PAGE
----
I don’t know why I came so late to the discovery of vinegar. It is a most amazing product and now we go through so much more of it than ever before.
One of the things we love is our Dirylite ‘gold’ silverware. It was a treasured possession of my parents and one that my aunt now in California had as well. Originally made in Sweden, my mother proudly received a service for eight from her mother-in-law, Anna Koerner. She had seen it in the window of a jewelry store in Cleveland, Ohio.
The issue with dirylite is that it tarnishes and its usually bright gold appearance is lessened. Polishing it is time consuming and not always easy.
I added to the service when I realized that a couple pieces were missing and now, thanks to eBay, we have enough for the entire family and even have dirylite candlesticks.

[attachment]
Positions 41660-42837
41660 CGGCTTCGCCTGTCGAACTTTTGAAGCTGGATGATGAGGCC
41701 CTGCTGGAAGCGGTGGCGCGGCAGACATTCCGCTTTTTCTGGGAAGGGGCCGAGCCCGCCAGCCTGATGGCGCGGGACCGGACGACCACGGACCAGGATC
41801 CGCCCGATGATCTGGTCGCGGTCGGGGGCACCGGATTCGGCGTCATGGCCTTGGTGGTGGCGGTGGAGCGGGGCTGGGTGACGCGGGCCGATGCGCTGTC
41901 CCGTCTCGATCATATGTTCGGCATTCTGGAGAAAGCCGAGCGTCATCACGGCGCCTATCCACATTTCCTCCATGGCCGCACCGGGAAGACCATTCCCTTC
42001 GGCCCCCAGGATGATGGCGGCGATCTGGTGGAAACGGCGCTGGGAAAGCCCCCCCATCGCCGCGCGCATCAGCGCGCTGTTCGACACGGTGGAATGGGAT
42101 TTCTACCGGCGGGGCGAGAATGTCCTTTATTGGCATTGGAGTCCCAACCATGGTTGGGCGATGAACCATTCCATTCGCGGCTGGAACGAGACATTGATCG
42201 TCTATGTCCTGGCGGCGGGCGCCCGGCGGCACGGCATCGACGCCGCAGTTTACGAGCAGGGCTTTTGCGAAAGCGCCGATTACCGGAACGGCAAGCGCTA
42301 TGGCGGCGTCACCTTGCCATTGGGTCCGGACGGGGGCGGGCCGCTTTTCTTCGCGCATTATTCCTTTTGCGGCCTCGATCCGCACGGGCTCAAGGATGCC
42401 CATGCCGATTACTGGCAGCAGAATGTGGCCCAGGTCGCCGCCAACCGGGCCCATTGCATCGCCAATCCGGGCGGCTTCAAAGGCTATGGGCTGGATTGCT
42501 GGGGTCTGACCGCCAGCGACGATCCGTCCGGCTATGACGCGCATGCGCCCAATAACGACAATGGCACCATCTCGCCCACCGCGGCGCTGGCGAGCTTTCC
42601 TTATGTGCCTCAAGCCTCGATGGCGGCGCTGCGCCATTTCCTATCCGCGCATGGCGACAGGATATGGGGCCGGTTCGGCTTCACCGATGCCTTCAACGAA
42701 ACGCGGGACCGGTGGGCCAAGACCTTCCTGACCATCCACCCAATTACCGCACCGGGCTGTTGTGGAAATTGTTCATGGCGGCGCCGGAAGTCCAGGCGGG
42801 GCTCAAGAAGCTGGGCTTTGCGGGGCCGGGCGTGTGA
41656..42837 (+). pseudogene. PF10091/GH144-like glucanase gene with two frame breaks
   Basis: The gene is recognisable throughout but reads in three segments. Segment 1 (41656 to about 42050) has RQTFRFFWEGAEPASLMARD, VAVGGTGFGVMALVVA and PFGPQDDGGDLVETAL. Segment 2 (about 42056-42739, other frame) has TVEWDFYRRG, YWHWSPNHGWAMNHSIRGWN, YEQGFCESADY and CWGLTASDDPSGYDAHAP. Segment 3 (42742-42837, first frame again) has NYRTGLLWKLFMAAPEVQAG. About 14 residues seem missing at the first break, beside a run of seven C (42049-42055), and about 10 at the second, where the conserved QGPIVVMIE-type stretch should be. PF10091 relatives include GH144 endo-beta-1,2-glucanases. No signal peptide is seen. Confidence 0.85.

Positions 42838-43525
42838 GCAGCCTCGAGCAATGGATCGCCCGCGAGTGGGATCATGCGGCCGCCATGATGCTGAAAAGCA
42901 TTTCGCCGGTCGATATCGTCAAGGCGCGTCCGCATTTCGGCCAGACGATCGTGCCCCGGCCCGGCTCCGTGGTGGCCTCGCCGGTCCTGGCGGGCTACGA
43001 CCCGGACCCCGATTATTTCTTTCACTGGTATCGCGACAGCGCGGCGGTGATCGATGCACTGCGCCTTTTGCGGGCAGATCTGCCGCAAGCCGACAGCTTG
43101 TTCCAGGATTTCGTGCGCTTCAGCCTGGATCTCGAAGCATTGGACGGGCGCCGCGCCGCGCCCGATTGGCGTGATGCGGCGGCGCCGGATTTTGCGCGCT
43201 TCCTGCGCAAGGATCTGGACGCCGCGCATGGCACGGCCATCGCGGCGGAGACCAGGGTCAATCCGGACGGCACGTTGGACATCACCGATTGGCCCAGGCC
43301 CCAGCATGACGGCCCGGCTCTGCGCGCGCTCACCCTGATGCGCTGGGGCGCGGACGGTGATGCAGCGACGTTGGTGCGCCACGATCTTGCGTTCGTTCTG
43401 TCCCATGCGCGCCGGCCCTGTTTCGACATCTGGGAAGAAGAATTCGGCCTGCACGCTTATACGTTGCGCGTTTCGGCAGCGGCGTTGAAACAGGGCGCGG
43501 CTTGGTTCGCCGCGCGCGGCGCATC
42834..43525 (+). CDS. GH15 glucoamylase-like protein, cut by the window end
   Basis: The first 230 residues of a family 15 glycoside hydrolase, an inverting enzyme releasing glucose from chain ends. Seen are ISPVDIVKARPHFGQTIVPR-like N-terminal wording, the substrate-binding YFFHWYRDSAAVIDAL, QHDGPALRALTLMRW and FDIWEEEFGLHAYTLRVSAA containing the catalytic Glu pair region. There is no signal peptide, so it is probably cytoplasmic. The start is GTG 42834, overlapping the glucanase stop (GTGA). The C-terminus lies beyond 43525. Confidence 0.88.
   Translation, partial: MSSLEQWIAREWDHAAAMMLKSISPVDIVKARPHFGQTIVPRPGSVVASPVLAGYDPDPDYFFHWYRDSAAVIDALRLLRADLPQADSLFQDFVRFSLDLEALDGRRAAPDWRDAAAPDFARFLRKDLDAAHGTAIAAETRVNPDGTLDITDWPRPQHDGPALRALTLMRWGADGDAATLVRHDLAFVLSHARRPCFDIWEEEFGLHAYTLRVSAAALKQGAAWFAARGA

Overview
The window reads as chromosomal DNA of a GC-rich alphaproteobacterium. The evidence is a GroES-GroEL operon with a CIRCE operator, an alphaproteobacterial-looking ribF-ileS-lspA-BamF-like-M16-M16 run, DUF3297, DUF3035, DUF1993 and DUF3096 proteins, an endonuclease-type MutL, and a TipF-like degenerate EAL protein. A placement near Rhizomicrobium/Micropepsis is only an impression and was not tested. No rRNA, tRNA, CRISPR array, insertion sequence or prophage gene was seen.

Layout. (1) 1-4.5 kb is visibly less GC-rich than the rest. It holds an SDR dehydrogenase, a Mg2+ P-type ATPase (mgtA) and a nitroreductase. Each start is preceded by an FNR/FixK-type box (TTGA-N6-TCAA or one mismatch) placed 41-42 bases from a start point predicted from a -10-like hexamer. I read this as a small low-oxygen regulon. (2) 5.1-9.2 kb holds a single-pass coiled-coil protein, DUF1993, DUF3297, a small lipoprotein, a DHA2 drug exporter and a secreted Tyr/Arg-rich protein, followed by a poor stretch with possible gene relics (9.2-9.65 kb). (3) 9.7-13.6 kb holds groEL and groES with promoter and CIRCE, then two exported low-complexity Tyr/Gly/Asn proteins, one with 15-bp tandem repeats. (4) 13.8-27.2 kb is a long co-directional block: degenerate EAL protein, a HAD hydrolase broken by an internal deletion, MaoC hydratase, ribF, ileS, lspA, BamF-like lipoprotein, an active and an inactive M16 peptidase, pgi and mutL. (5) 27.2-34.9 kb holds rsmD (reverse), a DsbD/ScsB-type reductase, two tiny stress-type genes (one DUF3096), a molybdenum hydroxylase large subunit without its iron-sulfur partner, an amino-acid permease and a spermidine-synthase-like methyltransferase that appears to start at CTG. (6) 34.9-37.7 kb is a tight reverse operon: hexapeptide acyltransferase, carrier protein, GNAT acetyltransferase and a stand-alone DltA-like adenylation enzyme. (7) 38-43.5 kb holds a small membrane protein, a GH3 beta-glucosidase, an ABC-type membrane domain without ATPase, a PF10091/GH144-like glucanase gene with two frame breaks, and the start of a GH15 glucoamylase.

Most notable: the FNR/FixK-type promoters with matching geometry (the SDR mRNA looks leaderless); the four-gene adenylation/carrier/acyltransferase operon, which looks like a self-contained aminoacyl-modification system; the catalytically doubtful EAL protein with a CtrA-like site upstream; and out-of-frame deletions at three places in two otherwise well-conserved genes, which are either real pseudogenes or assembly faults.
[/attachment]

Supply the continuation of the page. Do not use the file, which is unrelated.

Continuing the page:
This brings us to vinegar. I soon realized that although copper cleaner does work somewhat on cleaning dirylite, it is not the greatest. I also noticed that if we clean the dirylite quickly and dry it as well, that it fares better. The grandkids love to use it and often, when helping to set the table, love to grab it from the drawer of the dining room hutch.
I now keep a bottle of vinegar with some Dawn dishwashing liquid on the counter for cleanup and for a quick job on copper, the acidic vinegar works well with some salt on the copper. In a pinch, I often even use lemon or lime. I found that it works equally well on the dirylite. This has made it easier to use the dirylite and keep it clean.
A stubborn stain? I add some salt, which acts as an abrasive but doesn’t scratch.
Simple, easy, and found on the kitchen counter, this is a winning situation.